Fulbright Scholars

 

 

 

 

 

 

 

Key ideas:

 

  • The use (but failure) of memory to understand the present

 

Poems by Plath it can be paired with:

 

  • Nick and the Candlestick

 

Throughout Fulbright Scholars, Hughes attempts to recall the specific moment he encountered Plath’s existence in order to better understand the nature of their relationship. He ultimately fails to gain any clarity. 

 

Hughes’ inability to look into the past with clarity is established in the poem’s opening lines by the use of rhetorical questions, ‘Where was it, in the Strand?’ and ‘Were you among them?’ Through ‘Maybe I weighed you up, / feeling unlikely. / Noted your long hair, loose waves -’ Hughes affirms that he lacks a clear view of the past, but also reflects how he was drawn to Plath by her appearance, which indicated to him a degree of sexual promiscuity (‘long hair, loose waves.’) He mentions the name of ‘Veronica Lake’ – a Hollywood actress – to highlight Plath’s American identity and how he is star-struck by her. Hughes foreshadows the way in which he was never fully allowed access to Plath’s internal self and thus was restricted to an incomplete sense of her identity through ‘Not what it hid.’ He continues to reflect on the success with which Plath ‘performed’ her identity and life for the world around her through invoking imagery of the celebrity and the spectacle, ‘Your exaggerated American / Grin for the cameras, the judges, the strangers, the frighteners.’ Here, Hughes is explaining how Plath appeared happy for the world around her, and hid her anguish. In the final section of the poem, Hughes uses a metaphor of eating a peach to symbolise sexuality and his lust for Plath, who is represented by the peach and is exotic because of her American identity. With the final two lines of the poem, Hughes reflects his ignorance and vulnerability, and that attempting to understand Plath was an exercise in futility.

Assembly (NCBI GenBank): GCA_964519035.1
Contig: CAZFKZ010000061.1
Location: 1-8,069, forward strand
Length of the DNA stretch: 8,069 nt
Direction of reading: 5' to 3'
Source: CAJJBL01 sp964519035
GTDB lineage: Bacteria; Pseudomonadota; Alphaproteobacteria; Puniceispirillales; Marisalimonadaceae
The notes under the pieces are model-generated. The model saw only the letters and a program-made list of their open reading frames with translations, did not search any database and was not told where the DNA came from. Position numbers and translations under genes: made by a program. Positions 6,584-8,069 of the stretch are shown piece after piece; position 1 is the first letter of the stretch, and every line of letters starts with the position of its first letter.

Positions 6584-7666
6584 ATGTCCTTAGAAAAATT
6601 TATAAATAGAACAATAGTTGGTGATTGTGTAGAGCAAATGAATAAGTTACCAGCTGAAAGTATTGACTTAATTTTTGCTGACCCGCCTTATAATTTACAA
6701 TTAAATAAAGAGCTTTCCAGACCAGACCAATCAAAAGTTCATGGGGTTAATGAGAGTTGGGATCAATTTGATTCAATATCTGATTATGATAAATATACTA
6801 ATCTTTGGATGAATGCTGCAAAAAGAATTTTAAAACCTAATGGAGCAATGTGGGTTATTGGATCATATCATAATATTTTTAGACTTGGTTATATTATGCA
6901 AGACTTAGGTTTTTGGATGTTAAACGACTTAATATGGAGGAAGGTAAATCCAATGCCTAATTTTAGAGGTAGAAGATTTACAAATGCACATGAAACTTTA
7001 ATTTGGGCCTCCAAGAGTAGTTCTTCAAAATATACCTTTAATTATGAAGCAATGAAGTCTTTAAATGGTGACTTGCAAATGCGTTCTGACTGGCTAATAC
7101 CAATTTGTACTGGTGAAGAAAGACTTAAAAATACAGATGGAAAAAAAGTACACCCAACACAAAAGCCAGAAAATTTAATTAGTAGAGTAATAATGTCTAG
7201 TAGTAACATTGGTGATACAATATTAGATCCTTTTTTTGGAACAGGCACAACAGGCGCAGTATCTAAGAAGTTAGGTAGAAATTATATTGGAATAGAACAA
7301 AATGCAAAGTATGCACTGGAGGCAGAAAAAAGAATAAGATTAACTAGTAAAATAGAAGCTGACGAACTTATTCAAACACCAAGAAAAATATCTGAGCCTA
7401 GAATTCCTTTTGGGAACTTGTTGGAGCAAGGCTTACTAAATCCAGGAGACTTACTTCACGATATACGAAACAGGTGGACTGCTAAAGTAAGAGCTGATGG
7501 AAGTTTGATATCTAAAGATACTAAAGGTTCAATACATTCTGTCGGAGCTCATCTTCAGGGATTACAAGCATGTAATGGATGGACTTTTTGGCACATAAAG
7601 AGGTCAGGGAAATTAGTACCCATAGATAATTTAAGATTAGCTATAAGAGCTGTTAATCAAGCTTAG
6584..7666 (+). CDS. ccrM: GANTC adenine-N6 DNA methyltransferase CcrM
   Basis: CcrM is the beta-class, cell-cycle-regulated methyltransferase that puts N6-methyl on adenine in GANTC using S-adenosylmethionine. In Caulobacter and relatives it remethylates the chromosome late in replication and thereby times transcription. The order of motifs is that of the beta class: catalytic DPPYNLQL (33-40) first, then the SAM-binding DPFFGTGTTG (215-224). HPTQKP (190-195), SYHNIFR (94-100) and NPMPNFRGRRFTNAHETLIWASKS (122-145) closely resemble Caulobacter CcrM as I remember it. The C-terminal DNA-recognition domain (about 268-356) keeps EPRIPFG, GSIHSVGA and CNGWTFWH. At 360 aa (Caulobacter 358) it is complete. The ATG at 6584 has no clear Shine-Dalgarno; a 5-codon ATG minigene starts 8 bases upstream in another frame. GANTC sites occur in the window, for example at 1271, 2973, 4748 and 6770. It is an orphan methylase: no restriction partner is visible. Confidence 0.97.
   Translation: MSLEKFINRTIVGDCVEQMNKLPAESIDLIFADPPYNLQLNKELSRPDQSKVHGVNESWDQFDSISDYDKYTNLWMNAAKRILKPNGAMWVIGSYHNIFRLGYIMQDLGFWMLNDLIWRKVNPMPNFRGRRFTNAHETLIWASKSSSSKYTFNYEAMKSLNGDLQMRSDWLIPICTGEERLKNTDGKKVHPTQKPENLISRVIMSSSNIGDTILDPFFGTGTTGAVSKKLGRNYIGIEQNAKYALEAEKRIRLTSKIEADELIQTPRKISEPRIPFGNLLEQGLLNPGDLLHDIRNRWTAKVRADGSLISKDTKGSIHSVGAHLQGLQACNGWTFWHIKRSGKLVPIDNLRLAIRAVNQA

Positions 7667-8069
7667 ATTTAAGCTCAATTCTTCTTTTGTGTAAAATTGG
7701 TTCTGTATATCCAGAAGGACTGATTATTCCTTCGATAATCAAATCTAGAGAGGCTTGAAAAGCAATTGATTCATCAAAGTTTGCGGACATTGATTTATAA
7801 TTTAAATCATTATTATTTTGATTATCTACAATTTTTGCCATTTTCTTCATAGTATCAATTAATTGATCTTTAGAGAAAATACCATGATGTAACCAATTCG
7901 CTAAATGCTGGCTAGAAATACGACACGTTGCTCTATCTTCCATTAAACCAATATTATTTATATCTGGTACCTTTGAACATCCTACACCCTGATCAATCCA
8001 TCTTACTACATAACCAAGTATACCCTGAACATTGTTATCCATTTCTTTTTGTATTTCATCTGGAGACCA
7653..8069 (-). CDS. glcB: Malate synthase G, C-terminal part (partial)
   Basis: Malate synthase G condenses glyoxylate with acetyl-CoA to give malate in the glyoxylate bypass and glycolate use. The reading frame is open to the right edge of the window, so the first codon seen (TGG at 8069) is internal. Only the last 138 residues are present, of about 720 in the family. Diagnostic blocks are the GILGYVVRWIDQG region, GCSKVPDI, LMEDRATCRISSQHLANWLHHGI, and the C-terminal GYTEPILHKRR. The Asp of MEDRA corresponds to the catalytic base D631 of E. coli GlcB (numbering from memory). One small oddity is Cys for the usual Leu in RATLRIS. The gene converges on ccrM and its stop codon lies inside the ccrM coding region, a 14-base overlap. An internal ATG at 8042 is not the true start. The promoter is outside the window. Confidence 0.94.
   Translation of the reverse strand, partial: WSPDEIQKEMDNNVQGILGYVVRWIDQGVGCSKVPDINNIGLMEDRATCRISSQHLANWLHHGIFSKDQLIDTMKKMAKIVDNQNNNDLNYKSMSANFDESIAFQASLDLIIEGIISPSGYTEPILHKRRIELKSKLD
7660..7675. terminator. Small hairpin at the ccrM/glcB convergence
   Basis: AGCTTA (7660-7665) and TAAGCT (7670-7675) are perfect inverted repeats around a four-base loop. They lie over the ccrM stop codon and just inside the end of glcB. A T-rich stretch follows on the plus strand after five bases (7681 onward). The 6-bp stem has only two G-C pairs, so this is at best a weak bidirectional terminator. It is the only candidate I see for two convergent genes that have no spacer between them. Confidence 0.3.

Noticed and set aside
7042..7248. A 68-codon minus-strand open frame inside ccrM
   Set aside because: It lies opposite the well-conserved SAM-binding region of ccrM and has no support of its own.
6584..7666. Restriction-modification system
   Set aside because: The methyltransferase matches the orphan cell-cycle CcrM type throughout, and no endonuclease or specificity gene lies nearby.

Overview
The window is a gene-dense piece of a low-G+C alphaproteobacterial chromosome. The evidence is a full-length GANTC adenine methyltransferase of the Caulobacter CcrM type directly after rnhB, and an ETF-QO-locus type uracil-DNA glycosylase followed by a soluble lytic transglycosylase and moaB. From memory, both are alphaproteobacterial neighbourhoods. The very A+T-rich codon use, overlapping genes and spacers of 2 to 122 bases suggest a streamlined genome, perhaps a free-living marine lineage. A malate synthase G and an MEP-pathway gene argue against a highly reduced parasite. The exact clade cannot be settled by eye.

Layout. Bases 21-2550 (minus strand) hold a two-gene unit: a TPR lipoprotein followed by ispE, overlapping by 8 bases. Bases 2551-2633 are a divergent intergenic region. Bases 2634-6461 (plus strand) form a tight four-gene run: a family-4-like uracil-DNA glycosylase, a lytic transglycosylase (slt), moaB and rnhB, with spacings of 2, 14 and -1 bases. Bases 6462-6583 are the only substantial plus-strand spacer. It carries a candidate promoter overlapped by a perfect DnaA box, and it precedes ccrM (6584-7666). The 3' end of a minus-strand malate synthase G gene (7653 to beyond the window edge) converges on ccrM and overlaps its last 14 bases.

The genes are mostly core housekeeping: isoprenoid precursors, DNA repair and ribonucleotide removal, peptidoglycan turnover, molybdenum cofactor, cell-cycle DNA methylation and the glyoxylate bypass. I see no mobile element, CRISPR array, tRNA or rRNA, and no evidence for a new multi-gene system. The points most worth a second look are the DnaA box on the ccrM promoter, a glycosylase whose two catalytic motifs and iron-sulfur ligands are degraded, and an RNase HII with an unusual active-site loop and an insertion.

Fulbright Scholars can be read as an exercise in memory by Hughes, as he tries – and fails – to make sense of his relationship with his late wife. He ties this uncertainty to her elusiveness, which stems from her skill with faking appearances and keeping her emotions and mental state guarded.

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